Care to Talk
A story by Spina Bifida Hydrocephalus Scotland
We provided a weekend family conference for 40 families affected by Spina Bifida and/or Hydrocephalus.
Families enjoyed a weekend break at Crieff Hydro and were able to meet other families in a similar position and enjoy talks from healthcare and medical professionals.
What Care to Talk did
All families from the Stronger Links Stronger Families Project were invited but not all were able to attend.
Families arrived on Friday and we held a Carers dinner on Friday evening where parent/carers sat together and had a three course meal whilst their children were being cared for in Big Country. Big Country is staffed by a highly skilled childcare team, all PVG checked that offer a range of activities. All children were offered 12 hours in Big Country over the course of the weekend, and all children were offered an additional 3 hours of childcare with a dedicated babysitter.
This was to offer parent/carers much needed respite time, allow them to have a special meal, explore the facilities of the hotel and have me time which is in short supply for our families. It also gave parent/carers an opportunity to meet each other and build relationships.
Whilst children were playing in Big Country, parent/carers were invited to the Ferntower Suite where expert speakers from Royal Hospital for Sick Children Edinburgh provided up to date information on a range of relevant topics. Saturday evening was free time for our families, they could access family dining and use the facilities at the resort such as the cinema, on Friday night there was a family disco and on Saturday night there was a family Ceildh. Kids were dancing with each other and with the professionals from Royal Hospital Sick Children Edinburgh and there was a real sense of fun and community in the evenings!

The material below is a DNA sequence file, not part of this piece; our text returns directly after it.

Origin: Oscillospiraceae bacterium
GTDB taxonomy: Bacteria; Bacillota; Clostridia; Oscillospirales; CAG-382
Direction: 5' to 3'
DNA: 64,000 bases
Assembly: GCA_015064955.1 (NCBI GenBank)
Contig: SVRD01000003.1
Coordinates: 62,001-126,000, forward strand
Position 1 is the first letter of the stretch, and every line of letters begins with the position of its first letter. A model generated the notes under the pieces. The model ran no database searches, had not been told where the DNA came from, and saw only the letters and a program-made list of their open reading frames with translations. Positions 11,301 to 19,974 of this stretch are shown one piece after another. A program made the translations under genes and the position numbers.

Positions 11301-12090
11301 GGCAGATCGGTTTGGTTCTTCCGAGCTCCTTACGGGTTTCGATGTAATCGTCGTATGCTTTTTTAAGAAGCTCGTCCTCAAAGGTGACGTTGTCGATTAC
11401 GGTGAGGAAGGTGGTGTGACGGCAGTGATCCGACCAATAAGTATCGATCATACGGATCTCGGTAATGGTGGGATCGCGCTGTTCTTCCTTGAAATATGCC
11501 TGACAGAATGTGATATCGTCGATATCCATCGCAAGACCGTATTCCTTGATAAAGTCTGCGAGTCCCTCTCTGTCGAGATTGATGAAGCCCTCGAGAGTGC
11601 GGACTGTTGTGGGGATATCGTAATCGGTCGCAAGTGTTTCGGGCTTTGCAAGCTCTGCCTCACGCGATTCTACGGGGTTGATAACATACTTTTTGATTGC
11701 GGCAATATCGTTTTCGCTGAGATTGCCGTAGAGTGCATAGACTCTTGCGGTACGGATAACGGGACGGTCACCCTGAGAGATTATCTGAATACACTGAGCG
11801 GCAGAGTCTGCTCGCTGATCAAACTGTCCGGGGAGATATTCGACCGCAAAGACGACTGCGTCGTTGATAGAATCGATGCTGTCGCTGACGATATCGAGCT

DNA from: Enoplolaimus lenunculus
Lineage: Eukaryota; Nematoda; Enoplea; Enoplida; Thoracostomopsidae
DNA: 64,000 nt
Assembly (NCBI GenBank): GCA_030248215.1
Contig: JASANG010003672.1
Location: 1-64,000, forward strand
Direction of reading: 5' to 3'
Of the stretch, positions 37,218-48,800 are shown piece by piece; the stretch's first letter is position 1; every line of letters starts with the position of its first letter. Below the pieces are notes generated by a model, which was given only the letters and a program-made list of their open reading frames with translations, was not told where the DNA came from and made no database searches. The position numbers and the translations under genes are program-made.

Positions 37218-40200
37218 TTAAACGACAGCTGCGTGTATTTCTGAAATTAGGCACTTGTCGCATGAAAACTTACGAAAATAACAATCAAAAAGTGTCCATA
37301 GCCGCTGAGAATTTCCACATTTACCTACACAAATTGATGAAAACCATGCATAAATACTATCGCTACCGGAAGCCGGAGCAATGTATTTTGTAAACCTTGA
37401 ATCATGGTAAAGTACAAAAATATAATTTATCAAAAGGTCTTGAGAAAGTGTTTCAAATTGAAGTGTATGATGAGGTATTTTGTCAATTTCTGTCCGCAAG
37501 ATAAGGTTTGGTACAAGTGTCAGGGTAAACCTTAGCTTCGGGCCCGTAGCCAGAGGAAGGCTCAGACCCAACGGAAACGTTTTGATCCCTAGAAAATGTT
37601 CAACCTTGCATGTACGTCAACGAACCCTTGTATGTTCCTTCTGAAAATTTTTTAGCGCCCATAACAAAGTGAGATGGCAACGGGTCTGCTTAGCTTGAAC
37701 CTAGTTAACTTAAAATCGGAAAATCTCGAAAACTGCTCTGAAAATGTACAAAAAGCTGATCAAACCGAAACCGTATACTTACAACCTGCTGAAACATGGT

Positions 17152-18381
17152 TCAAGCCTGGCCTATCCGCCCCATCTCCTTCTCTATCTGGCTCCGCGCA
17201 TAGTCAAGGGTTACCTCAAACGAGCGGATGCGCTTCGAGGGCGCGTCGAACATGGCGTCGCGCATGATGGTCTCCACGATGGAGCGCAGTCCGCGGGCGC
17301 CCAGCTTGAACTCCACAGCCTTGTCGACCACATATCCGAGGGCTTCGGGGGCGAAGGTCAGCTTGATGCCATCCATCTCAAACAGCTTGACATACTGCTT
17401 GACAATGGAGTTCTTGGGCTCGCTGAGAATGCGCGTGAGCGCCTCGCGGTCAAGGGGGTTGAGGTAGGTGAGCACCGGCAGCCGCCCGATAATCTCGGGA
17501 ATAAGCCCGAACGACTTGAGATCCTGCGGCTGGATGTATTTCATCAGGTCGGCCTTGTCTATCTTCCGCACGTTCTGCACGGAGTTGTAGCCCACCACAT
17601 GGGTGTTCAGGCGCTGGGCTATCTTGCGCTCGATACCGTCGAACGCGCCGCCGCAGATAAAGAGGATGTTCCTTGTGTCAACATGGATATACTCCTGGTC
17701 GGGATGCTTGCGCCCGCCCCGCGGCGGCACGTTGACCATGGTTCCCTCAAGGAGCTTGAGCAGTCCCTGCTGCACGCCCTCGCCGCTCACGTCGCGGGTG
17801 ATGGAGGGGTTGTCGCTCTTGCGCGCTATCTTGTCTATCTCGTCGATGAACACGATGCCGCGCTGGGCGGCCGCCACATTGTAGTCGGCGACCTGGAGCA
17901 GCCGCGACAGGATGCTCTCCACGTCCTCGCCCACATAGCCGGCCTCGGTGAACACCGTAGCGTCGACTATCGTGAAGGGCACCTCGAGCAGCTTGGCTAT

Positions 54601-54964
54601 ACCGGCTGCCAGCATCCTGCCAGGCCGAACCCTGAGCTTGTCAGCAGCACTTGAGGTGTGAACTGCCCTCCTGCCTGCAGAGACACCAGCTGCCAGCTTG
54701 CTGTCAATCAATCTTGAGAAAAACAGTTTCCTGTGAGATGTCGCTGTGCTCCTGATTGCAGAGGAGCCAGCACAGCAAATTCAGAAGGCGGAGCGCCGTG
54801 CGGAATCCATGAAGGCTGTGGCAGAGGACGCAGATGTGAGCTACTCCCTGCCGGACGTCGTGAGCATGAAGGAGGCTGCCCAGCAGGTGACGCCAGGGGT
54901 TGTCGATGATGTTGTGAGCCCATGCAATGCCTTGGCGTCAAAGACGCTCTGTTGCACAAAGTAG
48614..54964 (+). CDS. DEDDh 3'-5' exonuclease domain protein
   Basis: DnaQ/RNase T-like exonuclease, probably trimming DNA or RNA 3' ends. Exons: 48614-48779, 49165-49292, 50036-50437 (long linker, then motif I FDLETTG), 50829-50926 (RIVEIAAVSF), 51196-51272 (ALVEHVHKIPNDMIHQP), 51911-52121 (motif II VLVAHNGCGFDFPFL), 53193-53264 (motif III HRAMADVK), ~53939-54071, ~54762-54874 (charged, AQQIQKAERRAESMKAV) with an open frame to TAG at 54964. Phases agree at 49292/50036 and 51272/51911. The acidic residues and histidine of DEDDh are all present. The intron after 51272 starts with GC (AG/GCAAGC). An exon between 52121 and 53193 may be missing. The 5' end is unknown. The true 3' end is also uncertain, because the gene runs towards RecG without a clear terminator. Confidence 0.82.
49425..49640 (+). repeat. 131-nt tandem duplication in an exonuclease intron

On Sunday morning we reflected on the weekend, and on the importance of respite for parent/carers. We heard interviews from two parent/carers with different perspectives on respite, but both speaking clearly about the importance of it, and how it individually suits them.
The family were invited to the weekend conference and decided to attend. Emily said she wanted to meet other children of a similar age to her. At the conference Emily had the opportunity to spend time playing with other children with varying degrees of Spina Bifida and/or Hydrocephalus and their siblings as well as other children staying at the hotel and attending the Big Country Children’s club.